So, if you’re trying to find something to do between deer season closing and deer season opening, it’s time to send in the backup. Take the backup to Texas and see what it can do in a target-rich environment. Be sure to bring a cooler; there are pork tamales and axis burgers to make. Like Larry Weishuhn, you may decide to give your backup more playing time, and like most backup quarterbacks, the backup handgun can be ready at a moment’s notice. At the very least, you will be more familiar with your backup when something brown and furry is charging at you.

A Lifetime Achievement Award for Mr. Whitetail

Some know Larry Weishuhn as an author. Others know him as a celebrity hunter. Still others know him from his work as a Texas Parks and Wildlife Department biologist. He does wear all these hats, and these days, he is gathering quite a following on his podcast, DSC Campfires with Larry Weishuhn. Whatever hat you know Larry by, you know that the American Outdoor News Lifetime Achievement Award he recieved is well deserved.

The AON Lifetime Achievement Award goes to individuals who dedicate their lives to preserving the outdoor lifestyle, traditions, and heritage for future generations to enjoy. To know and follow Larry’s work over the years is to know that Larry embodies every bit of that description and more.

His work as a biologist with TPWD established over 15 million acres for various wildlife management programs. Over the years, he has impacted too many outdoorsmen to mention through blogs, articles, books, TV shows, and now podcasts. He has also reached many outdoorsmen through various seminars and speaking events.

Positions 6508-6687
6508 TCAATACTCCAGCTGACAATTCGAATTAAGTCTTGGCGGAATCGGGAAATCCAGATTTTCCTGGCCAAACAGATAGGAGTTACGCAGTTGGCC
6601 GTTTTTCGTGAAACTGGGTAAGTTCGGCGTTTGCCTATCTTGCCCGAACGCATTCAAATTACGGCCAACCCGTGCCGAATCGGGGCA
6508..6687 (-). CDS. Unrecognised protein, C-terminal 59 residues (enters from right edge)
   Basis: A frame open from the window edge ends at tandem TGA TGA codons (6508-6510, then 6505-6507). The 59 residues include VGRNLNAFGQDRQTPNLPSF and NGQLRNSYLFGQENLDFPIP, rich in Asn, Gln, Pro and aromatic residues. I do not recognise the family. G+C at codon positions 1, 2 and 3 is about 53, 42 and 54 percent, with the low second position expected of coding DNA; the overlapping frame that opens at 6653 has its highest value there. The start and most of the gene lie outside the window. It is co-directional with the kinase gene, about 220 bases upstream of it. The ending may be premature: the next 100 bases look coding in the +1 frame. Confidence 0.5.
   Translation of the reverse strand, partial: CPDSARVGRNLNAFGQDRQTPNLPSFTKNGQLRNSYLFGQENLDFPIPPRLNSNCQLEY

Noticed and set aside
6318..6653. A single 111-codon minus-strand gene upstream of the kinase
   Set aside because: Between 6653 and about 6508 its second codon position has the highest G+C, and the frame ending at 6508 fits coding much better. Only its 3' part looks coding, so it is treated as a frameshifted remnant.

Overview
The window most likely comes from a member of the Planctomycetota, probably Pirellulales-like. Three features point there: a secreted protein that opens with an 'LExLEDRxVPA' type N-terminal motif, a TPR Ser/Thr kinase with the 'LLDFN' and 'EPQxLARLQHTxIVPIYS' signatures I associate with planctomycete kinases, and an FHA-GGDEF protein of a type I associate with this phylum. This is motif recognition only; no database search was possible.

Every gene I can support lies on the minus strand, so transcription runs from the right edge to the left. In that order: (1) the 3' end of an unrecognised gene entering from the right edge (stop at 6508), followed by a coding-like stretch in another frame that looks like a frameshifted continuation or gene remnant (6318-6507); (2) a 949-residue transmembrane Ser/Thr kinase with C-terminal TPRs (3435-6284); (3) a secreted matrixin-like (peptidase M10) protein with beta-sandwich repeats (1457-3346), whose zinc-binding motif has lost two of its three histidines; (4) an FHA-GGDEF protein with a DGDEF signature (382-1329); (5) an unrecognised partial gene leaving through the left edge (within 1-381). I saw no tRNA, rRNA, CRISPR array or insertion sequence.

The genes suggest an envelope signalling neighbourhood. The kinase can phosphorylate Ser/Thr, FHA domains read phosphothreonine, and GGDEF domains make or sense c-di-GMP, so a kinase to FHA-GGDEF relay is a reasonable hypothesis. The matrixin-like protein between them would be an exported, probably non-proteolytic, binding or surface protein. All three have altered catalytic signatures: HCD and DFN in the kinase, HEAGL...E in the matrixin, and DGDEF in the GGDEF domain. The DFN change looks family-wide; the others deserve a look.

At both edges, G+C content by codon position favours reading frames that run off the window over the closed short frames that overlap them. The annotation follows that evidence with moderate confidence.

Don’t think for a minute that Larry is hanging his hat up. He is as active in the outdoors as anyone could be. You may find him helping with a TPWD game survey today and putting venison steaks on the grill tomorrow. If you have been around Larry any length of time, you know he still enjoys every bit of it. I look forward to trying to keep up with all he does.

When I need help, I, like so many other writers over the years, know we can turn to Larry for guidance. He is always quick to let writers know that no matter what your going through, he has been there. As any student of outdoor media can attest to, Larry and his work are second to none. If ever an award was deserved, the AON Lifetime Achievement Award was well deserved by Larry “Mr. Whitetail” Weishuhn.

Keeping up with Larry:

Latest Books: Deer Addictions and Campfire Talk

Podcasts: DSC Campfires with Larry Weishuhn, Campfire Talk with Luke and Larry

Website: https://www.larryweishuhn.net/

Blog: On Point with Larry Weishuhn

Television – CarbonTV.com: A Sportsman’s Life

Previous articleThe Brown County Double
Next articleBefore the Gates of Hell Open